The sensuality of the Caribbean, the exuberance of the tropics and the taste of its mixtures is in her smile. Her gaze transpires warmth and a kind of angelic glamor. She is 23 years old, measures 1.73, is a model, DJ, clarinetist and, with her expressive and refined projection, she conquered the directors of the video clip Súbeme la radio by Enrique Iglesias with which he jumped to popularity a few years ago.
Her name is Karina Valero Tieles, she is half Cuban and half Spanish and in a few days she will participate in the famous Miss Universe Spain beauty pageant.
How do you get to the pageant?
It was all a bit by chance, because honestly I have never been linked to the world of beauty pageants, basically because not existing in Cuba, it never formed part of my expectations.
But recently I was offered to participate in Miss Tourism Balearic Islands, and I liked the idea. Then I had to quit because I had previous work commitments that coincided with the pageant. That was it until a friend of my sister (Pascu) got it into her head that I should present myself to Miss Universe Spain.
It seemed like a joke to me, because I have always considered it as “the big leagues,” as we say in Cuba, but she wrote and I was contacted. They did a telephone interview and asked me for a video casting, and here we are.
How did you receive the news and what did you feel when you heard about your participation in the pageant?
The truth? At first it was difficult to assimilate. I even hesitated in participating. I couldn’t think straight. There are many emotions: doubts, fears, euphoria…. Everyone reacts in their own way and I started taking it, like almost everything, very calmly. But when I finally reacted that it was a reality, I felt great joy and great pride.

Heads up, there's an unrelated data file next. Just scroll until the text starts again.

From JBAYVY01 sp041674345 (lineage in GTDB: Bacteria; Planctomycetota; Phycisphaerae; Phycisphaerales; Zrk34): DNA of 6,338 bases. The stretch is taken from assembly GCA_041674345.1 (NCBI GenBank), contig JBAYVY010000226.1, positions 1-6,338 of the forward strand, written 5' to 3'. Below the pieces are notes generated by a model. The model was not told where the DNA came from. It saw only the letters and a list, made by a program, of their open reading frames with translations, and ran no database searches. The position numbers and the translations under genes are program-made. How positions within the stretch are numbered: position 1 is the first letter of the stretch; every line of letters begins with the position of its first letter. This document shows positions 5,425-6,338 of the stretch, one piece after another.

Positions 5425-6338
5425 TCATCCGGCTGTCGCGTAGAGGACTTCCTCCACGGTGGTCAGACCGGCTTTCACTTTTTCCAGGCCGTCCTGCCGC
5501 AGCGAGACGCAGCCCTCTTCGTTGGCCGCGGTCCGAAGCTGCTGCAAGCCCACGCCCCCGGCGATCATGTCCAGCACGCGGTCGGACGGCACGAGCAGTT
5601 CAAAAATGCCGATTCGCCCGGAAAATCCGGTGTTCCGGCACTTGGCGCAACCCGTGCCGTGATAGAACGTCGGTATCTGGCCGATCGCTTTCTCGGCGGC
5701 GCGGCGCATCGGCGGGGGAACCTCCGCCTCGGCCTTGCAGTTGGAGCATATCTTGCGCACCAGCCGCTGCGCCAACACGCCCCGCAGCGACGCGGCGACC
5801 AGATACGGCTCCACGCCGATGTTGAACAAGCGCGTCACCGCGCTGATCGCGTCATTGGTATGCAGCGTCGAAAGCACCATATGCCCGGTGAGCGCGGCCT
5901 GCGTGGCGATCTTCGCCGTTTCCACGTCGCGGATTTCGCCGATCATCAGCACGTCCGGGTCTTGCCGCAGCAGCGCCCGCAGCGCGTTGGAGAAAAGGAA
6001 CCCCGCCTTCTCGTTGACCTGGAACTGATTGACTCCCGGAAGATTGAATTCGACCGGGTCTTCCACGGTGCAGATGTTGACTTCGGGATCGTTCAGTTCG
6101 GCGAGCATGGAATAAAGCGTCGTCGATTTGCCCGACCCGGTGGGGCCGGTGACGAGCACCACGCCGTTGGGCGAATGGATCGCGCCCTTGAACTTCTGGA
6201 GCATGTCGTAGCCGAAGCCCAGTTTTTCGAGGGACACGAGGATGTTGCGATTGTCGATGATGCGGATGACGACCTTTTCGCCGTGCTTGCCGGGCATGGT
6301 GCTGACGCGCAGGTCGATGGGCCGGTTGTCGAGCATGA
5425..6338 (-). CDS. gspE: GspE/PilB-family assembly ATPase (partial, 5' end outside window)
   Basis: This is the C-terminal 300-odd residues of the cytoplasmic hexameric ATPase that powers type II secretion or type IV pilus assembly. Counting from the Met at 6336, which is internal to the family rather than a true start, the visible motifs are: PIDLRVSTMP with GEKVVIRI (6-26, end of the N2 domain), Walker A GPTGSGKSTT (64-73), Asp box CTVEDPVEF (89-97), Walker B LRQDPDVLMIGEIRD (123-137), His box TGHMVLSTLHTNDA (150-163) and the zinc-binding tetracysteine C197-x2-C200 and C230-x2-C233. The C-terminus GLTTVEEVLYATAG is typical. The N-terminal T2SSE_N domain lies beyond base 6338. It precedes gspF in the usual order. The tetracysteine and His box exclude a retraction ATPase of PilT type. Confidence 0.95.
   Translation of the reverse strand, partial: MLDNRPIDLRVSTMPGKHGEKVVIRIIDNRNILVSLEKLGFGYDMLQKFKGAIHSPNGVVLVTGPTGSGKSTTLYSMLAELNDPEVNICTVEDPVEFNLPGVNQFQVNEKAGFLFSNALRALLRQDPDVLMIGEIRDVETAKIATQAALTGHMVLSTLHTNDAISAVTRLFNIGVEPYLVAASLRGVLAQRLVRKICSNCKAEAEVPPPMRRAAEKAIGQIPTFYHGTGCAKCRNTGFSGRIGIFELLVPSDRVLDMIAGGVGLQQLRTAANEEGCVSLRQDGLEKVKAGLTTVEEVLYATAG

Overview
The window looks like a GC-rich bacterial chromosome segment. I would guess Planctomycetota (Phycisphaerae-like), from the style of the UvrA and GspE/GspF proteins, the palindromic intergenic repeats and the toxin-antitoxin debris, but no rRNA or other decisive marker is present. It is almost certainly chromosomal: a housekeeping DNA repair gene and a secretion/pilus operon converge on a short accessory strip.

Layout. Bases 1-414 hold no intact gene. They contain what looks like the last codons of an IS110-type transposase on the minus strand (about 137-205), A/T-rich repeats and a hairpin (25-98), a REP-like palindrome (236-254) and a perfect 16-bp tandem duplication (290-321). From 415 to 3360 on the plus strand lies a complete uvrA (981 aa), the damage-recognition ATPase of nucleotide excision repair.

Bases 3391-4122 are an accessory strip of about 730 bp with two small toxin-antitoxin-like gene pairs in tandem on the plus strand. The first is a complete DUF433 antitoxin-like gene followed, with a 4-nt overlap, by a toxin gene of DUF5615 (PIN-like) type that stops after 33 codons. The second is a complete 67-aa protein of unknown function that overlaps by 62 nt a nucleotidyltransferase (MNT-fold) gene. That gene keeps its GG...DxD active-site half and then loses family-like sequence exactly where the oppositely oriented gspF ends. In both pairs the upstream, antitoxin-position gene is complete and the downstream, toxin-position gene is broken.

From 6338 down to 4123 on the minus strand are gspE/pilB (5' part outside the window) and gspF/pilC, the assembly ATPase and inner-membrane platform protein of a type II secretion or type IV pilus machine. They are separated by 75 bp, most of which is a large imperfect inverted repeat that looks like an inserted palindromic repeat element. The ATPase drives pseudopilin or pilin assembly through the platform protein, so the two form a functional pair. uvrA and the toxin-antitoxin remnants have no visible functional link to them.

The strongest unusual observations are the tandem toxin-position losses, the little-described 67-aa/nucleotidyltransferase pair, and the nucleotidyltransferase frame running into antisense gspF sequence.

What expectations and perspectives do you have with the pageant?
Well, first, to enjoy it. This is a unique experience I know I will remember all my life, so I want to have a great time. I also know that it can open many doors on the professional level and I am very curious about what may come of it.
On the other hand, I would be very proud to be able to represent that part of multiracial and multicultural Spain. I know it’s a great responsibility and a great platform that I would like to use to send a positive message, of integration.
You are a model, DJ, musician and muse for many brands and designers, how do you alternate everything and manage to be so successful?
Actually, it’s not easy, for obvious reasons. Both music and fashion are careers that require a lot of time and dedication. I always try to respect the issues I consider a priority and I also play a lot with intuition. And on the other hand, important too, I have had the support of my family.
In Cuba my mother always respected and supported my decisions, since I started studying music and then when I started the modeling career. She did not have much knowledge about the subject but, for example, whenever she could, she accompanied me to all my jobs and was aware of who I worked with. It’s always good to have someone you trust to guide you and give you their point of view.
How do you get to the world of modeling?
When I was in the last year of the ENA (National Art School of Havana) I met Miguel Leyva, a friend with whom I started having photos taken for his fashion blog and after seeing the result of the photos and seeing that I had fun doing it I began to investigate further how this fashion world worked and to dedicate myself to it.
What do you prefer, music or the world of fashion?